Normal colon tissue Dr. Andy Connolly from Stanford Medical School introduces Sal to what normal colon tissue looks like
Normal colon tissue
- This is Sal here and I'm at Stanford Medical School with Dr. Andy Connelly.
- Hi there Sal, I'm here to discuss with you histology today.
- Histology! And, and forgive me, for what is probably a simple question, but what is histology?
- So it will be the -ology, the study of, in this case the histo-, means tissues.
- We're going to be looking up the cellular components of organs.
- Cool... yeah.
- So what we're going to be looking at today is the histology of the colon.
- And so for the colon we often have colon specimens coming in from pathology.
- And so the colon, like you were saying before, is the large intestine.
- So if you have this piece of large intestine, and its removed from the patient because there is an area
- of cancer.
- It might be cancer, they're actually pretty good now about doing colonoscopy.
- Looking from the inside--
- They'll often have looked inside think it looks like cancer
- take a little piece and send it to us before hand, and then they remove it.
- And the reason why they want to send it to you is
- even if they know its cancer how severe is this cancer?
- How severe is the cancer? They also want to get a really good tissue diagnosis
- to make sure if they're going to go remove a piece of your colon, that they really know that its cancer
- rather than it just looks like cancer.
- So its the definitive proof before they remove it.
- So then if this is the cancer that's removed they clearly want to be able to check the margins
- to make sure its removed in its entirety.
- But often inside of there, they'll find other pieces of tissues, like here's a polyp
- And when we say check the margins, this is literally, just making sure
- you've covered enough material so that you've gotten all the cancer in it
- that you're not kind of cutting through the cancer and that you've missed something.
- That's right, because this is actually one of the traditional
- surgical cures of cut it out to cure.
- Colon cancer, that tends to still be the case.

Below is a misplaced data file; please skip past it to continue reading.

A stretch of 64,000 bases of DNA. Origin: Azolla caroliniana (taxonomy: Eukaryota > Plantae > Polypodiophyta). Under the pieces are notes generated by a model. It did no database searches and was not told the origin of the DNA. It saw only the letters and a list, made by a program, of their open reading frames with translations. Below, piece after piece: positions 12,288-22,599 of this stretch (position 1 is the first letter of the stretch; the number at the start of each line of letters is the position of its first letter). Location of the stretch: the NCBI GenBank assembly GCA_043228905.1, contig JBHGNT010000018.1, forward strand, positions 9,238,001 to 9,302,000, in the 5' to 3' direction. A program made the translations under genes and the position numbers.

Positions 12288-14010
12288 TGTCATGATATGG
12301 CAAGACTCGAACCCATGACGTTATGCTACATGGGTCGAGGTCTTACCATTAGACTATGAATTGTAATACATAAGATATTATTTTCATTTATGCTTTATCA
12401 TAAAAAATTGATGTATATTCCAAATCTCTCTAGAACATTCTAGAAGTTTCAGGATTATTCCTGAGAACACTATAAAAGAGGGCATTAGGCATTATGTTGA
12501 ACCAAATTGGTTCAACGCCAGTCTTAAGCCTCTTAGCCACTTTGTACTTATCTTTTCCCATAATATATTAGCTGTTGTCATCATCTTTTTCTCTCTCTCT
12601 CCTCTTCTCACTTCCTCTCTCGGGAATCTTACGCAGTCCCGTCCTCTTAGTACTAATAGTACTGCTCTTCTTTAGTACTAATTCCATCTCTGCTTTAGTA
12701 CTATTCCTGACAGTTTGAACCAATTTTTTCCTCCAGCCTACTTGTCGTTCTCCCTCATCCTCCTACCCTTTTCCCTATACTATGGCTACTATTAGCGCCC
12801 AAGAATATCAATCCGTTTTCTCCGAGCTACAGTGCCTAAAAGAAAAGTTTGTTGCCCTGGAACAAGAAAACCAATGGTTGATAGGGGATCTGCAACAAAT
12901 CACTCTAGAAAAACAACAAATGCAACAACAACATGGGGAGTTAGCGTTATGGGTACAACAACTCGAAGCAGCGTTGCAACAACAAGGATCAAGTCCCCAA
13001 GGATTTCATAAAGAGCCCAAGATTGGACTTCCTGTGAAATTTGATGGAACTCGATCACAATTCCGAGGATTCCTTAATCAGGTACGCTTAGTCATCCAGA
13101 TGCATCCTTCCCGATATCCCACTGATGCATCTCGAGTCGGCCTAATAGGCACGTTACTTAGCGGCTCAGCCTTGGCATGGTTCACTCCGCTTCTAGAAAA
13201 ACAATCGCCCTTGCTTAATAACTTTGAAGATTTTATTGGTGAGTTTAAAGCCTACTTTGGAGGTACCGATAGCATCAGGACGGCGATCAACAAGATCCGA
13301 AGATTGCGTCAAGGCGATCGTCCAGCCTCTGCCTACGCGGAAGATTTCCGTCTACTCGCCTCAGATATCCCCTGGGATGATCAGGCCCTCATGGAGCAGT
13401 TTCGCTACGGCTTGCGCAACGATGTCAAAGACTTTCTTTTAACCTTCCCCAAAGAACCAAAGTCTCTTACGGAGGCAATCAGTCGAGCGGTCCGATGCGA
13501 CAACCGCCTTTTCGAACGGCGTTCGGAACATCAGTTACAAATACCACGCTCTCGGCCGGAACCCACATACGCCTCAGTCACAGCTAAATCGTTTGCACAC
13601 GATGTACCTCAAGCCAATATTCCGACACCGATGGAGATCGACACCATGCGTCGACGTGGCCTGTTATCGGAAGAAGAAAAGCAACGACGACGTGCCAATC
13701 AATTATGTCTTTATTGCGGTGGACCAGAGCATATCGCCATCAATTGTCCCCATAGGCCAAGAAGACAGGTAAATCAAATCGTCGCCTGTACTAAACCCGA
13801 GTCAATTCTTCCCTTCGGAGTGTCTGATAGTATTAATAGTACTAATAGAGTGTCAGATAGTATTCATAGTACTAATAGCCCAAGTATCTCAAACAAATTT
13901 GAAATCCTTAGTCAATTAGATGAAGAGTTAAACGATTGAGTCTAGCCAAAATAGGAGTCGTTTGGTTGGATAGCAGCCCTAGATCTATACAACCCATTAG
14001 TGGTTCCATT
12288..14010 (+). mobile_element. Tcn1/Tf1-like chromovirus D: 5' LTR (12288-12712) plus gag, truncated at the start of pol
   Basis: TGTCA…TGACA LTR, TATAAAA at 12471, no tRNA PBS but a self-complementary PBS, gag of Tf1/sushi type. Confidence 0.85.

- Because you cut it out to make sure you cure it.
- There are many other kinds of cancers that which spread so widely early on
- that you don't usually cut out.
- So then the polyp can be found in a piece of colon removed
- a polyp is something that just sticks up.
- Any tissue that sticks up. It's not necessarily cancer.
- No, so for instance another common place you hear about is
- some people in the sinuses might have sinus trouble
- and they'll have a sinus polyp
- those are almost always just inflamed.
- And then we'll find areas in which it's just the lining
- that's been roughened, and we'll take sections of those.
- And that can happen from just someone being allergic to food
- Yeah, irritations of such.
- Yes, irritations of certain sites.
- So we're going to have the areas where its kind of irritated
- some in which there's a polyp sticking out
- and we'll look at it under a microscope
- and then that's the thing that we're mainly worried about
- So that's what we're going to cover in the slides
- that we look at today.
- So this first one we're looking at is an example of
- a normal margin
- And so it's from a little piece
- from the edge
- So they actually call the tissue margin?
- Yeah, tissue margin
- Normal tissue.
- So this is the edge of the specimen, and [the surgeons will] say, "Is the margin clear?"
- Dr: In this case this is an example where the margin IS clear.
- This is normal-looking colon.
- S: This is a cross-section, crossing the boundary of the colon,
- this area at the top right here, would be the inside of the colon, where the poop is...
- Dr: Doctors say stool. That's the stool in the middle, and the supportive tissue is underneath.
- S: Part of the structural tissue of the tube?
- Dr: Right. Now let's drive around the slide.
- This is a virtual slide where we took the typical glass microscope slide, and put it in a special
- machine which took lots and lots of photographs at high power, then stitched them all together
- as one massive image. So that allows you to zoom in and look around.
- S: To let me get my own bearings, this polyp...
- Dr: No, this is just regular tissue--a little bit of a fold, not a polyp.
- S: So how large is this, about a centimeter?
- Dr: About like that. If I had to guess, about 5-6mm.
- So, now to drive around, these are the controls for zooming in and out.
- So I can look at something more closely, and this is the mucosa.
- S: Mucosa. Sounds very similar to mucus.
- Dr: Right. The mucosa is the lining that makes the mucus, it's the slimy part.
- S: This white stuff up here?
- Dr: This suff is the slimy mucus. So, it keeps the insides from drying out--
- because it's a very hydrated gel. It also means that things can glide along without